4 Limiting Beliefs That Harm Workplace Relationships Conflict and tension abounds. Building trusting, resilient relationships in the workplace has never been more critical.
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This has been a hard year. Between extreme political division, sheltering in place, and grieving the loss of life-as-we-knew-it, collective tension is at an all-time high. The world has changed incredibly rapidly, requiring companies to chart new courses and evolve. At work, this need for rapid change opens the door for conflicting opinions and strong viewpoints about the best path forward. Founders may find themselves at odds, teams may experience friction, and general tension pervades.
In our personal lives, day-to-day conversations can feel like navigating a minefield — dodging divisive topics and disagreements left and right. We can make a conscious choice either to grit through with as little friction as possible, or learn to leverage these opportunities to deepen our understanding of the world — starting with ourselves.
The key to navigating these challenges begins with the right mindset. Here are four beliefs that sabotage our chances for growth when it comes to collaboration and building resilient relationships:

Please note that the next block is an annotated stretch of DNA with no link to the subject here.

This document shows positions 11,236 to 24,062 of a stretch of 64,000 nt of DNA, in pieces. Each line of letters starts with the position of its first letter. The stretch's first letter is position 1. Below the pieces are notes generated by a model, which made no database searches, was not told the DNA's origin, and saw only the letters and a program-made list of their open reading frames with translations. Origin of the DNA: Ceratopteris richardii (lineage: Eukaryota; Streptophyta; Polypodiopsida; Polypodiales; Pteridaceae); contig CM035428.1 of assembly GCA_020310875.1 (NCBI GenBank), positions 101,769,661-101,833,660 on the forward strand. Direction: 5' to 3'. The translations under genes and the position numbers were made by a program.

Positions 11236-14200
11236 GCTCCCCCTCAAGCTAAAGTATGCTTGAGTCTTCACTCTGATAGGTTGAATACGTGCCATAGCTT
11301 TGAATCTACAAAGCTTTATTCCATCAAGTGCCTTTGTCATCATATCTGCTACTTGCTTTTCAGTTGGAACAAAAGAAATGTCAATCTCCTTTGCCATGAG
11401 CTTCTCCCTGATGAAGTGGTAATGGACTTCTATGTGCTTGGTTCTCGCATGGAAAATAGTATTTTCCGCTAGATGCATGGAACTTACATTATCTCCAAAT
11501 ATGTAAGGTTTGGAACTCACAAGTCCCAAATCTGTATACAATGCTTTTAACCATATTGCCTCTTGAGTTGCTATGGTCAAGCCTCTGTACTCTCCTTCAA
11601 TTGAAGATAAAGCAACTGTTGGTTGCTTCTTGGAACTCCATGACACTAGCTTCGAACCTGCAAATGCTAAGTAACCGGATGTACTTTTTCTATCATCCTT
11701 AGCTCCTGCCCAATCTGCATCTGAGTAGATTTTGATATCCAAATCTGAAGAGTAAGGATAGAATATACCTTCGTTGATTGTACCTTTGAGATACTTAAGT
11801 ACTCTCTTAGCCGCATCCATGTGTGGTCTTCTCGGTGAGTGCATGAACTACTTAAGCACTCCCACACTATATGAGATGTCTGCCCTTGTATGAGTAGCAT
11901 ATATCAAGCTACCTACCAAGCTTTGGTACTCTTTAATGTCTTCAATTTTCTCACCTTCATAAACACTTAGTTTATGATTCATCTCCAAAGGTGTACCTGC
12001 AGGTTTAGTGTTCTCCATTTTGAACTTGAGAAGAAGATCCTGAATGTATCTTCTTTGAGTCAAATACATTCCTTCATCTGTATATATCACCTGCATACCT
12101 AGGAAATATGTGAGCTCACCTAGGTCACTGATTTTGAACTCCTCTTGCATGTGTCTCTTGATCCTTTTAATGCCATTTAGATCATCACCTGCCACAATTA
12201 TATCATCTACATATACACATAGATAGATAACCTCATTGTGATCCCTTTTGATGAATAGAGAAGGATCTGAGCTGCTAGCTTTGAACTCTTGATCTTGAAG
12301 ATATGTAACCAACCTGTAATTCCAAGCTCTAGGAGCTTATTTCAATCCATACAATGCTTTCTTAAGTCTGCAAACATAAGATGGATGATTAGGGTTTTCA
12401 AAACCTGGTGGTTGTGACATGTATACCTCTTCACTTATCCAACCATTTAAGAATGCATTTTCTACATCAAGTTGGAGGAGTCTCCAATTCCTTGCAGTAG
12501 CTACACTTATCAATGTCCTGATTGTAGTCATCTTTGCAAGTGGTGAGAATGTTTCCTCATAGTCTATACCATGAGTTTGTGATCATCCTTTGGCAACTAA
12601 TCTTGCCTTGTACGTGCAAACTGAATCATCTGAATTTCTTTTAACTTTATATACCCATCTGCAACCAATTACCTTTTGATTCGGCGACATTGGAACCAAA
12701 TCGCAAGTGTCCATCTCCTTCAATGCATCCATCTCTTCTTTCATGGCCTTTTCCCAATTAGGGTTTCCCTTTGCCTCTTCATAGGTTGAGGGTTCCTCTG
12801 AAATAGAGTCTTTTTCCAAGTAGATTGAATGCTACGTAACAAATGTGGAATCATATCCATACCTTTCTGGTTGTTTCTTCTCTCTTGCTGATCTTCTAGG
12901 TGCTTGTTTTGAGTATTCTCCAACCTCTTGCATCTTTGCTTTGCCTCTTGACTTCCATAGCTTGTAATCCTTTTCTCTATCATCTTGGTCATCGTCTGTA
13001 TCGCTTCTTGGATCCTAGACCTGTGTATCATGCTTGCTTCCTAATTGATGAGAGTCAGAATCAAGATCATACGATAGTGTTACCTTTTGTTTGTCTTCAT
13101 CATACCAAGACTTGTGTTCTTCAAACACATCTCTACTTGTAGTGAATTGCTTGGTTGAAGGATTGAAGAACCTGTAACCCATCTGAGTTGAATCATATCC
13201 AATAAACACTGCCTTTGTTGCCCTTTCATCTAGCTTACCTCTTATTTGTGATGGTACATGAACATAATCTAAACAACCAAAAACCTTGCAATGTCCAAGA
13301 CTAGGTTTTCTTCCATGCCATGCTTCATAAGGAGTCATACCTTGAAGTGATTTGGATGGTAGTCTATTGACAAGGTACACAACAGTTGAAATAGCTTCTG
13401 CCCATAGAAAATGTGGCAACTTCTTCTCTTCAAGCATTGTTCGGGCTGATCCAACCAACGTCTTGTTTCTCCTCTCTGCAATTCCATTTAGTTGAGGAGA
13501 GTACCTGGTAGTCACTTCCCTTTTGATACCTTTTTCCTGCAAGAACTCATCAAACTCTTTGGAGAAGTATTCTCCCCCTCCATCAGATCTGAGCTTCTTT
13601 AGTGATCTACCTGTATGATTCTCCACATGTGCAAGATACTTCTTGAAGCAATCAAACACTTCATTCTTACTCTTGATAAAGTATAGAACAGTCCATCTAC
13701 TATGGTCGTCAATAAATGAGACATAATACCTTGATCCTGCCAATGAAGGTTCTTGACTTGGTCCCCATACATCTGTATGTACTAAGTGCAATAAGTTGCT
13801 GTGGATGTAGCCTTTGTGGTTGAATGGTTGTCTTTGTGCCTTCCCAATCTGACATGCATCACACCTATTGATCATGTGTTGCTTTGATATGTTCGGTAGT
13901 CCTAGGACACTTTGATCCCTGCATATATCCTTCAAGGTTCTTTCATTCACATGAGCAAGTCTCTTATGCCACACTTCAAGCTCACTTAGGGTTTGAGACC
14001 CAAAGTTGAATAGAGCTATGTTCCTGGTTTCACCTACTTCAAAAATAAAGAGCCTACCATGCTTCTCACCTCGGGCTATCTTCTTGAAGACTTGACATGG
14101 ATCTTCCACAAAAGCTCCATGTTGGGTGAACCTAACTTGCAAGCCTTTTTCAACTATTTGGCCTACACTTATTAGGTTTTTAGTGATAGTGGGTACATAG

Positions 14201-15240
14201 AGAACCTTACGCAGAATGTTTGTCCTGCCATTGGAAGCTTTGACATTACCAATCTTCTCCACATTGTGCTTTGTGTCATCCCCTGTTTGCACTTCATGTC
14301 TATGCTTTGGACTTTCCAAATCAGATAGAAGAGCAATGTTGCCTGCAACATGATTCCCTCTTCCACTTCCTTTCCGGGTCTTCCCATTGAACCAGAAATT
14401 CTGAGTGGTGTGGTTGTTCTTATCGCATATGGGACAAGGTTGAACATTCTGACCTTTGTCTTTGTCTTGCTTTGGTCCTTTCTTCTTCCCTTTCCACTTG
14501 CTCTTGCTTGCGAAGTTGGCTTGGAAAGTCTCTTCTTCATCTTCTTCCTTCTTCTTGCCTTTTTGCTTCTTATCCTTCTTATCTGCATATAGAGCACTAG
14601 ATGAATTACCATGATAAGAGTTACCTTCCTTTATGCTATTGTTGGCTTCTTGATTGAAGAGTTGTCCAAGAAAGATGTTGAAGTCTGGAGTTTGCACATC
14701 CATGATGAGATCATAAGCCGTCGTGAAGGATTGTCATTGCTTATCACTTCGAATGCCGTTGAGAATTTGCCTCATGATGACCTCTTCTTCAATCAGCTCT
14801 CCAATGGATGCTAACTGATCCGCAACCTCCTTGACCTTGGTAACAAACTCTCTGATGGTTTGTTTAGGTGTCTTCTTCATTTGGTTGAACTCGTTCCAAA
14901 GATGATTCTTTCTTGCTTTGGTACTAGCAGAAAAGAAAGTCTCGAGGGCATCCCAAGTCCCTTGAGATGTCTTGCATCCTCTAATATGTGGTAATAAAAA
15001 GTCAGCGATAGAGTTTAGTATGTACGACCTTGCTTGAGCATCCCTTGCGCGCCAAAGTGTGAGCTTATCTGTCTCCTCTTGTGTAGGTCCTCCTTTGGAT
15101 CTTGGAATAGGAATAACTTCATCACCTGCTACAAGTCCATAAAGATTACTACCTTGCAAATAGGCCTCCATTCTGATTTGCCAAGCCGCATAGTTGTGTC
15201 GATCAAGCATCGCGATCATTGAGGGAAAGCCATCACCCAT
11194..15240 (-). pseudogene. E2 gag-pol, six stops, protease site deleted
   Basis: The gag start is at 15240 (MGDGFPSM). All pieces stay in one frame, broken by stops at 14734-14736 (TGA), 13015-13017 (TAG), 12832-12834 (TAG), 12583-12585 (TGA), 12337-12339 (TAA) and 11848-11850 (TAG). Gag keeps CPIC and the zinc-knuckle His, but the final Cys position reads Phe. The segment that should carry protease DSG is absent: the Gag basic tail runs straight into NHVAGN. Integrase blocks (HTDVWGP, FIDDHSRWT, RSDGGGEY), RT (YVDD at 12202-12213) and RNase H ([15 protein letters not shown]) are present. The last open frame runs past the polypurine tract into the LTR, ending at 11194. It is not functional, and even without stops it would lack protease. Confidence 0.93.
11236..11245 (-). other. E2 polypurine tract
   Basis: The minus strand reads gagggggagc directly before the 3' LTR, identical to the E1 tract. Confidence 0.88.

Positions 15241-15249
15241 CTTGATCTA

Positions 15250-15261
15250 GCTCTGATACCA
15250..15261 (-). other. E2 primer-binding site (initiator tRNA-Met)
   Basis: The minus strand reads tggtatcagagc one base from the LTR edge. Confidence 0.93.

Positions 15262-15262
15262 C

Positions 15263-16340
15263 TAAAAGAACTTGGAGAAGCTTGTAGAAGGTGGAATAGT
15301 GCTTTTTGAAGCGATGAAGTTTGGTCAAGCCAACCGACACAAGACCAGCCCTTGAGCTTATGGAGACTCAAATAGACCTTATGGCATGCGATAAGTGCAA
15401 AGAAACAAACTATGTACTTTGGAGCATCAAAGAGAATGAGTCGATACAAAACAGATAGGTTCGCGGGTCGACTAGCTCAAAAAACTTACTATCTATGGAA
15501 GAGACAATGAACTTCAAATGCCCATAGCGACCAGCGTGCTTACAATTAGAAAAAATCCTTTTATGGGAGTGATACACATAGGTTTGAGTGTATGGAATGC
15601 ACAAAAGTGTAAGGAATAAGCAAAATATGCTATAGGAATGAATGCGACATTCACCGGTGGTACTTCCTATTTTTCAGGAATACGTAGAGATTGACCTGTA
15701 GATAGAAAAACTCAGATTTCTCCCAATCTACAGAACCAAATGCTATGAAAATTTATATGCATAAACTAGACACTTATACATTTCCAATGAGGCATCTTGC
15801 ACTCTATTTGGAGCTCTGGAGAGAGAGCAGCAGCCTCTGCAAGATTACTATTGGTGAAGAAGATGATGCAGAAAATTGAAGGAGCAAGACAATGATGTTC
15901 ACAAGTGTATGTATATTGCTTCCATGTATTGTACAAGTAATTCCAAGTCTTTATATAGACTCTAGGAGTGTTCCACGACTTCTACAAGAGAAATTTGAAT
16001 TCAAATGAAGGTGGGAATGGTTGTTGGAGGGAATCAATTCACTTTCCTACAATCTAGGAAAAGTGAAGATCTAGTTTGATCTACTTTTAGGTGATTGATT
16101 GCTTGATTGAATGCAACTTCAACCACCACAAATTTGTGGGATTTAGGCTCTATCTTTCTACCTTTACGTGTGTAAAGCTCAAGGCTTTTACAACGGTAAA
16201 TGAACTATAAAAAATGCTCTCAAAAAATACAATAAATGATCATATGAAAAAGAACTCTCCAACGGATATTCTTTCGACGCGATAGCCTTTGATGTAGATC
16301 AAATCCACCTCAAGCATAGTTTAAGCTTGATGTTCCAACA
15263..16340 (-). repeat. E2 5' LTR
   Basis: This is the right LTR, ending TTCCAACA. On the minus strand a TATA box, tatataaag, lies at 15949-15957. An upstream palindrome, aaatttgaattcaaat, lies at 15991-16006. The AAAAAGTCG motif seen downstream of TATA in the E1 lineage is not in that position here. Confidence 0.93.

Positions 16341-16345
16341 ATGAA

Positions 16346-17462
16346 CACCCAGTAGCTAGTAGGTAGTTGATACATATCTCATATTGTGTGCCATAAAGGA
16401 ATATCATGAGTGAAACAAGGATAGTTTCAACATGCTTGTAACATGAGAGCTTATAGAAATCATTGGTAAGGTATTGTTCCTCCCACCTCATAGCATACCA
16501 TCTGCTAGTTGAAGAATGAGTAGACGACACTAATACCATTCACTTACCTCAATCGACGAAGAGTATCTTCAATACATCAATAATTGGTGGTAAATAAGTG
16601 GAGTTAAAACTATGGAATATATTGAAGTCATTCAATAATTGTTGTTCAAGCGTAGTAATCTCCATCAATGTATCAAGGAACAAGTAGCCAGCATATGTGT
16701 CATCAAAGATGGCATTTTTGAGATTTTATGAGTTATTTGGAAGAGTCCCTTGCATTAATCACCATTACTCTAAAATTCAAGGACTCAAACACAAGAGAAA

1. We get along best with people that we like
Sure, it's easier to find common ground when you like someone. Chances are, you're drawn to people who share your beliefs, interests and personal style. But allowing these instincts to dictate your relationships will limit you. By surrounding yourself with people just like you, you cut off potential growth and shrink your world. Taking your judgment off auto-pilot requires a mindset change. Start by being curious about everything, especially people who are different from you. Make it a practice to suspend judgment and switch to discovery mode. Everyone has a story. Everyone wants to be seen for who they are. Approach each person as an interesting book to read. Dig into understanding where they are coming from, why they hold their beliefs, and what they fear. Practicing this step takes conscious effort but is essential to building respect and genuine connection. Once that is in place, the learning can begin.